1. Arbuthnot the Magnificent

            Re: I thought LAN cables were shielded

            I saw this before, elechickens would wire up CAT5 whichever way they thought the colours were pretty. I've had to re-terminate an awful lot of panels and sockets.

            1. Acme Tech Support

              Re: I thought LAN cables were shielded

              Used to work with access control systems. Rather than call in proper security installers, they would call in a sparkie - who would then be on the phone to us.....

              Part of the software (originally for Win3.1x) made use of the tab key. If I told him to press the tab key, there was a stoney silence, wait a few seconds then "it's the big key upper left next to the Q", I would recline the chair, feet up on my desk and just take it easy for a bit.....

            2. Anonymous Coward
              Anonymous Coward

              Re: I thought LAN cables were shielded

              Maybe it's the same sort of user mentality that IT have to deal with.

              If the equipment uses electricity - it's an IT issue (jammed paper shredder, and a fire alarm system comes to mind)

              If it's cables - must be a sparkie thing?

            3. J. Cook Silver badge

              Re: I thought LAN cables were shielded

              Ah, yes. they were using TIA-568-D (for "dumbarse") for termination.

              (I don't mind if it's 568-A or 568-B, or even if something stupid, as long as it's consistent.)

          2. Steve Davies 3 Silver badge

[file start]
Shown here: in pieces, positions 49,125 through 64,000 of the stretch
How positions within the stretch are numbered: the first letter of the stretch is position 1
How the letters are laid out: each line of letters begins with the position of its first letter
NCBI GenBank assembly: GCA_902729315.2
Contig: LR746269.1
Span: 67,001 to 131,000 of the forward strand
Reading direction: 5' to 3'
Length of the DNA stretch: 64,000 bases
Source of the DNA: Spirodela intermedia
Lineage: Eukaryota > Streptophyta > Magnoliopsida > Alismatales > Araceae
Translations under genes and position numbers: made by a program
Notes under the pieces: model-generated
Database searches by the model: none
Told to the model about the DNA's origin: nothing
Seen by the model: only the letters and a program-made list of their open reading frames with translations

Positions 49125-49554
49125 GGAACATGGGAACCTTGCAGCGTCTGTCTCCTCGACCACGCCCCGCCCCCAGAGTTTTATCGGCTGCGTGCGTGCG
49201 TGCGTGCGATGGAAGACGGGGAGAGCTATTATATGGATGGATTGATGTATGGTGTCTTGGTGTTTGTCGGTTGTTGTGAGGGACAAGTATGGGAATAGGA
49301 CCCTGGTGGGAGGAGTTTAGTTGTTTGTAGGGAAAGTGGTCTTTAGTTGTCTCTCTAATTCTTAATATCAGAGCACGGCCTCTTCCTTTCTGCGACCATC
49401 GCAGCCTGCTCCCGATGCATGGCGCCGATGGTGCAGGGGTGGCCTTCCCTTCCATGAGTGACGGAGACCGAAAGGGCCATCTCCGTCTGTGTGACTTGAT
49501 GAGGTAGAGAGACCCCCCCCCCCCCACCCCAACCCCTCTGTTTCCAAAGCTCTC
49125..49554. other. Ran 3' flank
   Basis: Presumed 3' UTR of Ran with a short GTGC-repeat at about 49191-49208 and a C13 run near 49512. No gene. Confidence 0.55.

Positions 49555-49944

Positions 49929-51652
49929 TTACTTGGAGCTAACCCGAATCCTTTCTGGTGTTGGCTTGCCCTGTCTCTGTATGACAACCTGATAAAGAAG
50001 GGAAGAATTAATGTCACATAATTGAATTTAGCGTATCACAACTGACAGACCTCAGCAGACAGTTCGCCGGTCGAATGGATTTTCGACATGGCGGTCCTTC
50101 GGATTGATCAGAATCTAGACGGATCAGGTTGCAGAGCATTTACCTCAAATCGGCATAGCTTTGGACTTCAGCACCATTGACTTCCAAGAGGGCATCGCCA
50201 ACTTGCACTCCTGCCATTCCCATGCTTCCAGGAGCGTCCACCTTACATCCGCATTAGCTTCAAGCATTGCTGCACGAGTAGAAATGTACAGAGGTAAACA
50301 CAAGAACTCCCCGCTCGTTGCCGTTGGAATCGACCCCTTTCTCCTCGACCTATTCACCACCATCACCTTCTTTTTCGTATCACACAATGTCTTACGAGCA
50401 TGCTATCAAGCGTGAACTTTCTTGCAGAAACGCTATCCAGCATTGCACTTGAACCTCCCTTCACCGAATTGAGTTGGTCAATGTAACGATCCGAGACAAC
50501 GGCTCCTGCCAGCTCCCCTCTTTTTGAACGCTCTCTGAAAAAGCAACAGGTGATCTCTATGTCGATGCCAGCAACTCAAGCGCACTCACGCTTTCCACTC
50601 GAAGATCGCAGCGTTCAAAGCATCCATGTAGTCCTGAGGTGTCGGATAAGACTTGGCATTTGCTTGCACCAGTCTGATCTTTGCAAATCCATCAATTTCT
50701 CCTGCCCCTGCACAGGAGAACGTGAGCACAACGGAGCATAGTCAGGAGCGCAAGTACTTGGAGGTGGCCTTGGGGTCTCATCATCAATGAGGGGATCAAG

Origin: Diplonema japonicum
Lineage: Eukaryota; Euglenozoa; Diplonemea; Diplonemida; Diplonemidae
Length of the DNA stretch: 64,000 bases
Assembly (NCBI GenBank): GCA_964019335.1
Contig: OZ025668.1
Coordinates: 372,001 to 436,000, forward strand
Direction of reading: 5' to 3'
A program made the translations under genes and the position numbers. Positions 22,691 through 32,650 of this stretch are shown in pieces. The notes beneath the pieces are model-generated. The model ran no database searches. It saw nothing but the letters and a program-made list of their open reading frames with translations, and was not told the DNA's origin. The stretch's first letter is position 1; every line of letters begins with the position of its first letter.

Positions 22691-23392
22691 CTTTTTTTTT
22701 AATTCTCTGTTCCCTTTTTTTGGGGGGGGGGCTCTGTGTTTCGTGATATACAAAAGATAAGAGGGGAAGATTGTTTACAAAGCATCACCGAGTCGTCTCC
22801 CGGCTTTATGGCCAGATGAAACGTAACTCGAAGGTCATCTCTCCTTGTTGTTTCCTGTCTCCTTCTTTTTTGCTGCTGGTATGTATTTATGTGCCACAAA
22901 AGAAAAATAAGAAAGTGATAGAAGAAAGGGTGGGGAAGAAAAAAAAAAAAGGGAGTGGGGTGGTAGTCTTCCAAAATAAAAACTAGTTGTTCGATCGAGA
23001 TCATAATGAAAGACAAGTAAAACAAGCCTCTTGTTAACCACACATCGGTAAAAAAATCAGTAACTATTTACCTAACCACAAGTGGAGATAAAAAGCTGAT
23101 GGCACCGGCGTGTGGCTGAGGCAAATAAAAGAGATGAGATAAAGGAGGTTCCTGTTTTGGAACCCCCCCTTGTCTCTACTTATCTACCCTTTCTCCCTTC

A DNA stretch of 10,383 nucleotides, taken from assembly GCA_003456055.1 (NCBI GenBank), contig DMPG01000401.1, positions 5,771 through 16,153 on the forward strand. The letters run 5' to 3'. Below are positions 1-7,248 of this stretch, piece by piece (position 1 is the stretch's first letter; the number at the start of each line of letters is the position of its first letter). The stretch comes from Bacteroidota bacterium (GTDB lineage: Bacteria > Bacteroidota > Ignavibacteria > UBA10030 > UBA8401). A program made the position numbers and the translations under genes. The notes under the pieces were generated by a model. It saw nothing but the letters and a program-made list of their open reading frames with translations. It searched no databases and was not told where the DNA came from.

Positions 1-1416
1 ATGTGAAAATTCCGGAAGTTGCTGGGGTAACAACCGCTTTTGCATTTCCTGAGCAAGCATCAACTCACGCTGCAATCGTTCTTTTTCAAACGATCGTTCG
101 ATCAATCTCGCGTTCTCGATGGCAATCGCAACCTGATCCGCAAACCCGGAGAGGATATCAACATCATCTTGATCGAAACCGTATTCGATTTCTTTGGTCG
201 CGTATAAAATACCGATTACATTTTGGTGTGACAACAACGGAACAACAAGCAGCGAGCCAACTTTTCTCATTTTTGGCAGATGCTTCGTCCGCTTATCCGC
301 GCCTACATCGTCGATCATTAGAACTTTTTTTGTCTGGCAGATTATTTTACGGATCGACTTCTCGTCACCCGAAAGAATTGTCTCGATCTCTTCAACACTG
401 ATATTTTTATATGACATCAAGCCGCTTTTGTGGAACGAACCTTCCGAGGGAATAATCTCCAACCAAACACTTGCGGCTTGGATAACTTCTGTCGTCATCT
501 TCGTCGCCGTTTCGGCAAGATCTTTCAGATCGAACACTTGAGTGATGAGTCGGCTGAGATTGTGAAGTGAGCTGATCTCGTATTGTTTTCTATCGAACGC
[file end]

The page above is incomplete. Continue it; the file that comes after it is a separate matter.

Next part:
Re: Unless the pairs haven't been connected correctly

            Doh! That's what Ethernet Testers are for.

            If the sparkies didn't test the installation then they need taking out and made to suck on 240V.

            1. the spectacularly refined chap

              Re: Unless the pairs haven't been connected correctly

              You can usually expect even the most unenlightened sparky to get a straight through connection so basic ethernet testers will show all is OK. The problem tends to be split pairs which needs either a visual inspection or a TDR to detect.

            2. SImon Hobson Bronze badge

              Re: Unless the pairs haven't been connected correctly

              And it's not at all uncommon to find that zero testing took place.

              One job I went to was to test the network cabling in a couple of offices that had been used by the same tenant but were now to be let separately. The outgoing tenant had got someone in to pull the cabling for one of the rooms back into that room and re-terminate it into a new panel in a new rack.